This could be the date of the Seoul E-Prix finally being able to run. Asia is a vital market for the vast majority of Formula E teams but with mostly closed borders and strict quarantine measure it is impractical to confirm at present.
The likelihood of Formula E going to Asia this year is slim. But one optimistic possibility is that with Beijing scheduled to host the Winter Olympics in early 2022, Chinese authorities take the view that smaller-scale international events such as Formula E are worthwhile to test some protocols in readiness.
But Reigle has a modicum of optimism, saying that “in the case of South Korea, I would say I am a little more optimistic, but [there is] a similar overall kind of framework [closed borders].
“South Korea has a very clear plan around vaccinations, which starts later this quarter, and it will be a government-mandated programme,” he continues.
“I think they vaccinated 30 million people against the common flu last autumn as a precaution, out of 50 million people. So they would have the ability to do that [vaccinate] quite quickly.”
Formula E has strong support from the Seoul Metropolitan Government (SMG), and is part of what’s called the ‘Seoul Festa’, which is a celebration of Korean culture, music, food, etc. Within this, the SMG wants to use Formula E as a way to showcase that the country will be ‘open’ again soon.
The objective for Formula E’s ‘Americas leg’ is clearly to try to optimise logistics in as efficient a way as possible. The cars and much of the freight has already made one journey of almost 7000 miles and is currently making an even longer one to Saudi Arabia for next month’s Diriyah E-Prix openers.
Should the rescheduled Santiago races be possible for June 5-6 – and remember that this will be winter in the southern hemisphere, making the threat of more disruptive COVID-19 outbreaks very possible – they could begin a Santiago/Mexico City/New York City trilogy.
That is the ideal situation for Formula E to start what is essentially the back end of the 2020/21 season.
“Santiago we feel good about as they have started the vaccination programme,” says Reigle.
“Chile is a more compact country, and you see, for example, Israel has already vaccinated 25% of the population, and they’re saying that will be done in March.
“We believe there’s a commitment in Chile which gives us the confidence – combined with vaccination rates in Europe meaning travel restrictions being reduced – that we should be able to go there.”
Let’s also not forget that Reigle and Formula E feel confident because Santiago is also a good pay day for them. The Antofagasta minerals company is a generous supporter of the event and there is a degree of pressure from a commercial standpoint as well as some of the manufacturers, especially Nissan and DS, having sizeable activations in Chile.
Mexico City is more precarious because a vaccination facility has replaced an emergency hospital in the paddock and adjoining circuit offices. It is due to be in-situ until at least April.
With the city being one of the most densely populated on earth, it is hard to see how Formula E can get a race there and tick off its efficient logistics potentially a fortnight after the planned Santiago event.
“There’s some uncertainty around that [Mexico City],” admits Reigle, “which is why we’re not committing to it today.
“I am confident that we should race in Mexico this year, whether it’s in June, or another date. I think it is a TBD [to be decided] at this point, because we just don’t want to make a commitment that we have to backpedal from.”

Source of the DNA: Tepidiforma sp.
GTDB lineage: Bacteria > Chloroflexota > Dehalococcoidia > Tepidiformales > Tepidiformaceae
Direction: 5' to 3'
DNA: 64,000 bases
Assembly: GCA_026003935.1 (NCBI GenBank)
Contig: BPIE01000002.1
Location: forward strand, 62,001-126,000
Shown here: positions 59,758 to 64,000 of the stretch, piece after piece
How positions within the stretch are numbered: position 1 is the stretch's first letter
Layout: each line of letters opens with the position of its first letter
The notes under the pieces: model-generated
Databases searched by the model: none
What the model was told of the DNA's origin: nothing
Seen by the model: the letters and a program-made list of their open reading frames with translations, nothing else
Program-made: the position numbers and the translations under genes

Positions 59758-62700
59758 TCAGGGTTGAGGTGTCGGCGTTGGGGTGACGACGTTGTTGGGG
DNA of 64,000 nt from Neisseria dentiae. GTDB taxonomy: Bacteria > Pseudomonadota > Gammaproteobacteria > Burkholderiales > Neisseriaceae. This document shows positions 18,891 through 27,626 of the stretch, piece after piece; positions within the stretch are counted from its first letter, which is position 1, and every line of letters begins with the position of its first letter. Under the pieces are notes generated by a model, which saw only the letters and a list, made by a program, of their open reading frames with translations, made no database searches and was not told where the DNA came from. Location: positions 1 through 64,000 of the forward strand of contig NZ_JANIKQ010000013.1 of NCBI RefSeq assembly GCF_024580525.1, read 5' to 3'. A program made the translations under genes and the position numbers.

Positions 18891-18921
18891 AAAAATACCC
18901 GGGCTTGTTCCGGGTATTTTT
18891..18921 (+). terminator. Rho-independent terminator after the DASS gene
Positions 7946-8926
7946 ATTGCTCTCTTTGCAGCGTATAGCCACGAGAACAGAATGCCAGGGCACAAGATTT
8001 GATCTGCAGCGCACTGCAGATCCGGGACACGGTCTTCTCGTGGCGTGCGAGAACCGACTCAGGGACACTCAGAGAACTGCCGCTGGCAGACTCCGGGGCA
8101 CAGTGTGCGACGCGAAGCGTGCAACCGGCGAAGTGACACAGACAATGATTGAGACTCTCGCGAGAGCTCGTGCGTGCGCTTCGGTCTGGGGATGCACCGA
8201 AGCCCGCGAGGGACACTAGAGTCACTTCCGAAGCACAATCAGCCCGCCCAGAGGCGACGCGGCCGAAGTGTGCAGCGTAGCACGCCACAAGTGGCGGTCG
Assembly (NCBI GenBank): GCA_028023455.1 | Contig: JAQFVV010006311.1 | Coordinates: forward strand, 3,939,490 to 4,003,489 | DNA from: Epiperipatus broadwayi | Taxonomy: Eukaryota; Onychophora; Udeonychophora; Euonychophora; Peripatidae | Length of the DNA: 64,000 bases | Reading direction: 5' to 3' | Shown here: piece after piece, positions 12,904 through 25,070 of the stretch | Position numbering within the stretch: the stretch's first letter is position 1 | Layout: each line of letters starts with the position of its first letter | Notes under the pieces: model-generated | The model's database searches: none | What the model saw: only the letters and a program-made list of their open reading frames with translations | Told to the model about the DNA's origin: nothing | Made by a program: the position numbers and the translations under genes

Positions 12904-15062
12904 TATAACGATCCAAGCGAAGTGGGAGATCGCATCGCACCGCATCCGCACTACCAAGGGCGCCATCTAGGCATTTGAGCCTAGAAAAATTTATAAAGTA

Whatever 2021 brings in the shape of a first world championship calendar, it is cautiously presumed that in reality the final season of Gen2 competition in 2021/22 will be a glittering and diverse valedictory for the current striking cars before Gen3 supplants them.
Reigle is confident that the next calendar will be known this summer as scheduled and that it will consist of some new venues to complement most of those known and loved in the championship.
As reported last year by The Race, Japan is closing on a first E-Prix, while Moscow, Cape Town, Eindhoven, Atlanta and Vancouver are also prospects.
“I would expect we’ll work towards the same timeframe [in announcing the 2021/22 calendar], and I am optimistic about season eight and 2022,” reckons Reigle.
“In terms of a lot of the venues, we’ve talked about returning [in 2022] in the dates that they are meant to happen [in 2021]
“We’ve also actually got some interesting cities that Alberto and the team have been working with to try to add to the calendar.
“Nothing is signed as of today, but we’re in this interesting time where the near term is so uncertain, and the variability is so high.
“But where we’re really encouraged is with the feedback from cities, potential promoters and from local governments, which is incredibly strong.”
What the last 12 months has shown is that no one can be complacent, no matter how influential or commercially sound they might think they are. The term ‘future-proofing’ has been diluted and bigger-picture geopolitical analysis is more important than ever.
In a way this is good for Formula E, which holds an ace hand when it comes to the inevitable poker games played in sport.
These are clearly climate topics that have only accelerated up the political agenda, as well as the corporate one.
The new President of the United States of America, Joe Biden, has re-entered the Paris Climate Agreement and manufacturers are pouring in more investments to EV tech.
Formula E is also now certified as the only sport to be net zero carbon from its inception, meaning it has another convincing and legitimate selling-point for future partners.
Yet, conversely Formula E is in the live events business, which is markedly unfavourable at the moment.
“If we can get through this I’m really excited about season eight [2021/22],” says Reigle.
“It’s too early to say for sure, but I’m kind of cautiously optimistic we can announce new venues that are that are going to be very attractive.”
For the future of the Formula E world championship that optimism will have to ride out another fractured path in 2021 before the series can get back on to further enhancing itself as the most future-relevant racing discipline around.
And for that to happen it has to fortify its aims of differentiation. Its owner Liberty Global is seeing to that with a large executive and management recruitment drive from companies such as Sky TV, McLaren, Manchester United and IMG in an effort to monetise and grow its prospects.
At the same time it needs to be remembered that for all its slick marketing and smooth creative sub-elements, Formula E is, at the end of the day, a sport.
And it is one that needs consistent homes within urban environments to flourish, because without those, all the brand campaigns in the world will not protect it from falling into the trap of being just another race series.